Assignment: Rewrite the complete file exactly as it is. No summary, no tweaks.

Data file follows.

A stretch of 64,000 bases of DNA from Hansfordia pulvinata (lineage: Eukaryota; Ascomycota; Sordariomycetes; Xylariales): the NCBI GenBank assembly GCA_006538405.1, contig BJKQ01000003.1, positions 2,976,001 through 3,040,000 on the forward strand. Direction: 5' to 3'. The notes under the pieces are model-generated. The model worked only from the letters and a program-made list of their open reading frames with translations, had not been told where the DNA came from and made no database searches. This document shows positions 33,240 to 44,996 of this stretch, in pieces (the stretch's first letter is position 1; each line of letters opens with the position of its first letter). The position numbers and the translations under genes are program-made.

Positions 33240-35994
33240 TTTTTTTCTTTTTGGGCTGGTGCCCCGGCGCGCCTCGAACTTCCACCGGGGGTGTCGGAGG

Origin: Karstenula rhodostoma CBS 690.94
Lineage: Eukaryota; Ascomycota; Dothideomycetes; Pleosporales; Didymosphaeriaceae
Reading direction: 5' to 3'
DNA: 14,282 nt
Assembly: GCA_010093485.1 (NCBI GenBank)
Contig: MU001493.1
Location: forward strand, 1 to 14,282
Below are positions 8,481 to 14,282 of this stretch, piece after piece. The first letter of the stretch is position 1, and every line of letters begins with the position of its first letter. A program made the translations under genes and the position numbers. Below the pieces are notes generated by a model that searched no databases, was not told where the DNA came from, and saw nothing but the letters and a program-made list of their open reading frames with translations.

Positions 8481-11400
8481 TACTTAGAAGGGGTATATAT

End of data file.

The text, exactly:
A stretch of 64,000 bases of DNA from Hansfordia pulvinata (lineage: Eukaryota; Ascomycota; Sordariomycetes; Xylariales): the NCBI GenBank assembly GCA_006538405.1, contig BJKQ01000003.1, positions 2,976,001 through 3,040,000 on the forward strand. Direction: 5' to 3'. The notes under the pieces are model-generated. The model worked only from the letters and a program-made list of their open reading frames with translations, had not been told where the DNA came from and made no database searches. This document shows positions 33,240 to 44,996 of this stretch, in pieces (the stretch's first letter is position 1; each line of letters opens with the position of its first letter). The position numbers and the translations under genes are program-made.

Positions 33240-35994
33240 TTTTTTTCTTTTTGGGCTGGTGCCCCGGCGCGCCTCGAACTTCCACCGGGGGTGTCGGAGG

Origin: Karstenula rhodostoma CBS 690.94
Lineage: Eukaryota; Ascomycota; Dothideomycetes; Pleosporales; Didymosphaeriaceae
Reading direction: 5' to 3'
DNA: 14,282 nt
Assembly: GCA_010093485.1 (NCBI GenBank)
Contig: MU001493.1
Location: forward strand, 1 to 14,282
Below are positions 8,481 to 14,282 of this stretch, piece after piece. The first letter of the stretch is position 1, and every line of letters begins with the position of its first letter. A program made the translations under genes and the position numbers. Below the pieces are notes generated by a model that searched no databases, was not told where the DNA came from, and saw nothing but the letters and a program-made list of their open reading frames with translations.

Positions 8481-11400
8481 TACTTAGAAGGGGTATATAT